cover image Elizabeth


J. Randy Taraborrelli, . . Warner, $26.95 (548pp) ISBN 978-0-446-53254-9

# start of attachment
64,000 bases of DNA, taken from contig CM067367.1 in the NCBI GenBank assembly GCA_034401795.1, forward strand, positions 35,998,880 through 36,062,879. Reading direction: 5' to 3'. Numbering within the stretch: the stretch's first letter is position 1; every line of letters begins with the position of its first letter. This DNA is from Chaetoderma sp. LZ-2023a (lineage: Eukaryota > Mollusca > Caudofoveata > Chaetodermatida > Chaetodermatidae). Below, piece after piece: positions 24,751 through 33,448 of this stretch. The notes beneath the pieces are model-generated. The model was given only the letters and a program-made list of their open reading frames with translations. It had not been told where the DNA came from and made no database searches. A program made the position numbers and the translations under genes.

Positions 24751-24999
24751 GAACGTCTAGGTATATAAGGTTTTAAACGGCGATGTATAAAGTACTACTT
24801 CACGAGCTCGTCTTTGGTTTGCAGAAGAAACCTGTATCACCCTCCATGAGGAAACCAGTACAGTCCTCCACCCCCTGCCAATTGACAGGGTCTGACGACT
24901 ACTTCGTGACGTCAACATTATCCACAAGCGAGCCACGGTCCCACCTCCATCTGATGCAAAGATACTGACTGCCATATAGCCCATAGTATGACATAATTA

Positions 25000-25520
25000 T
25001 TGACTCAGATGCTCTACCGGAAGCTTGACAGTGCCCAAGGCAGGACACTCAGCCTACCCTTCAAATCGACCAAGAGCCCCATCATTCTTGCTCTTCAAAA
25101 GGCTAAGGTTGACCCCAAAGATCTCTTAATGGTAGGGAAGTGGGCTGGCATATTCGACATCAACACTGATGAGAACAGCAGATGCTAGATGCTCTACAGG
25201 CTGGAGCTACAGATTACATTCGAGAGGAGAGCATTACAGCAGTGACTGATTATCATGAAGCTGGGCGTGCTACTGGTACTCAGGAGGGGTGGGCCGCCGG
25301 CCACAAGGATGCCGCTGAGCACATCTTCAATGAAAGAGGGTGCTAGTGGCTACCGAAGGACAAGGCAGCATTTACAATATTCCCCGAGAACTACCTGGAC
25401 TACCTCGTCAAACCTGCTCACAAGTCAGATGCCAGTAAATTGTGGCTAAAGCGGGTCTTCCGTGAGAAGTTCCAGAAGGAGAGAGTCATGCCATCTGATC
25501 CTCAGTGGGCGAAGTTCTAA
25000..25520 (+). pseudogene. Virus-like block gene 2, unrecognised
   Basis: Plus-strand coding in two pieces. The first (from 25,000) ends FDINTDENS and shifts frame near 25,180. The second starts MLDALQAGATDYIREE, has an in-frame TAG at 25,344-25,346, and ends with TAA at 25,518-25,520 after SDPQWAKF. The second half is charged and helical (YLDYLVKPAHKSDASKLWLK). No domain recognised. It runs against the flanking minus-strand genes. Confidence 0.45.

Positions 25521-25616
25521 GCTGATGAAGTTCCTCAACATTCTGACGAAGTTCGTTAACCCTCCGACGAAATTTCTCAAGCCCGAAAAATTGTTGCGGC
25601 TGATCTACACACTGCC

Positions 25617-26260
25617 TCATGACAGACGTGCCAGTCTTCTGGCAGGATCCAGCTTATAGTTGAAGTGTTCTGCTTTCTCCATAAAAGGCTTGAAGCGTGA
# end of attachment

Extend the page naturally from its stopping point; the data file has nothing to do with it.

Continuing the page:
Ordinarily, readers might question the logic of a new tome on a celebrity who already has at least six full-length biographies (and four self-penned books) devoted to her life, but Elizabeth Taylor has never been ordinary. Readers will easily understand why tabloids have chronicled her escapades for six decades: her roller-coaster life could easily read like a high-sheen soap opera (the eight marriages, two Oscars, suicide attempts and innumerable life-threatening illnesses that led to years of alcohol and prescription drug addiction before she became the first celebrity to check into the Betty Ford Clinic). But Taraborrelli, a sympathetic biographer, rescues the subject by looking for psychological and emotional motives behind her actions. Taraborrelli can be overprotective of Taylor (he notes her reviews for Cleopatra were "so vicious that they are not even worth memorializing here") but more often, he's a superb storyteller who is also an enthusiastic fan. The book is a fitting tribute to a woman who has lived and loved with abandon but who found real passion and purpose when she embraced AIDS activism in 1985, helping to destigmatize the disease and creating her own AIDS foundation. Taraborrelli's chatty prose (and bite-size chapters) perfectly complement Taylor's glamorous life of highs and lows to create an irresistible and inspiring tale. Photos not seen by PW . (Aug.)